In the middle, click on Start Exporting to get started, creating and logging into an account if necessary. Then, follow these steps:
- On the right, get a view of the area you would like to make into an MBTiles file.
- Use the tools on the right to select an area.
- On the 1 Describe tab, give details about the map. Only the Name is required.
- On the 2 Formats tab, checkmark MBTiles. You can leave the other formats unchecked.
- On the 3 Data tab, for Source, select OpenStreetMap.
- For Zoom Range, select the widest range you can that is compatible. A higher number, such as 20, means better resolution, but a smaller number, such as 0, allows for more zoom-out. Have the widest range that works best for you. A smaller map area allows for a greater zoom range.
- On the 4 Summary tab, click Create Export.
- None of the boxes on this tab need to be checked.
- Wait for the MBTiles file to be ready, and then download the ZIP file containing the file. You will get an email when the file is ready, so you can leave and come back.
- Unzip the file. You will need the .mbtiles file, but not the .geojson file.
Note: Special thanks to the Open Map Kit for mentioning this tool.
While HOT Export Tool is a quick-and-easy way to create your own, free MBTiles files, there are many other ways to get the files you need. Use the method that works best for you! Here is a list of some sources to download or create MBTiles files, but this list is by no means comprehensive, so feel free to do your own research.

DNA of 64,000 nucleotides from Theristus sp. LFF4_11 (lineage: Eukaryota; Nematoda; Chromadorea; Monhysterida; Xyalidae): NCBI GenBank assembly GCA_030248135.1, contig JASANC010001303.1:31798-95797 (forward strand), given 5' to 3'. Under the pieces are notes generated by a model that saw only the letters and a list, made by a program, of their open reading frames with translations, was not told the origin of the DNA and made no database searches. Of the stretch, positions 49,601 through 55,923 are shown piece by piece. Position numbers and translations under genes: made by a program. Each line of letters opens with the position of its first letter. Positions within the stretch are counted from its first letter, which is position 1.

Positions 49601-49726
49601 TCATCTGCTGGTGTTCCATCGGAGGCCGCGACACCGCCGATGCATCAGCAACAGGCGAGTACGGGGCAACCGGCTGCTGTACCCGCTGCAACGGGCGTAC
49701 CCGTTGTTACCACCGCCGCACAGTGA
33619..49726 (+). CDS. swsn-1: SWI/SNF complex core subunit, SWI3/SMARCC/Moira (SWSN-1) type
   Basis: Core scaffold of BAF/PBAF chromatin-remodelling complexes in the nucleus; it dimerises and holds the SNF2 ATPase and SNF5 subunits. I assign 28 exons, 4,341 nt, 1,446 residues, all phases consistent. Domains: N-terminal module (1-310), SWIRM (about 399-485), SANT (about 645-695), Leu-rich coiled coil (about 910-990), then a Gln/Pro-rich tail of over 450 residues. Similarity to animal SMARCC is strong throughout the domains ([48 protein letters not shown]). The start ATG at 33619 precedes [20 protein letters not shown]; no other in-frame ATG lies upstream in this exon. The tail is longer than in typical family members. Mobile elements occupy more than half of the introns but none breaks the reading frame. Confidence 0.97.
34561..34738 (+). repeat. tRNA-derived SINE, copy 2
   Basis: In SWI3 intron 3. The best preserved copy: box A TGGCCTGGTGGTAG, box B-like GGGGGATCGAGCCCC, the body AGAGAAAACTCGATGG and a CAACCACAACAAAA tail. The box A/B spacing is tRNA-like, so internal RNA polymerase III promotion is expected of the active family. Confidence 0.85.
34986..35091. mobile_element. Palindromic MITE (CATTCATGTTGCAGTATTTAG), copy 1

Using MBTiles with SurveyCTO Collect for Android
Once you have your MBTiles file ready, you can move it to the layers folder, and use it in your form to help collect map data!
1. Moving the files to your Android device
There are several ways to get the MBTiles file onto your device:
- Since this kind of map data rarely contains sensitive data (but sometimes it does, so be cautious), you can upload it to the cloud, and then download it to the device. (For example, in the "Practice" section of this article below, you’ll notice that a few of the practice MBTiles files are on Google Drive, and you can click on those links on your mobile device to download them directly.)
- Distribute MBTiles files via downloadable links.
- If you create the MBTiles file on Windows, you can plug in your Android device with a USB cable, and simply drag-and-drop the file to the correct folder within the layers folder (see the next section for more details).
- On MacOS, use Android File Transfer to copy the MBTiles files to Android.
2. Installing your MBTiles files
- On your Android device, navigate to the folder "/Android/data/com.surveycto.collect.android/files/config/layers" (we will call this the layers folder).
- Create a folder for the MBTiles file. The name of the folder will be the name of the layer shown to the enumerator.
- Move or copy the MBTiles file to its folder within the layers folder. Make sure there is only one file per folder in the layers folder.
- Repeat these steps for each MBTiles file you would like to add.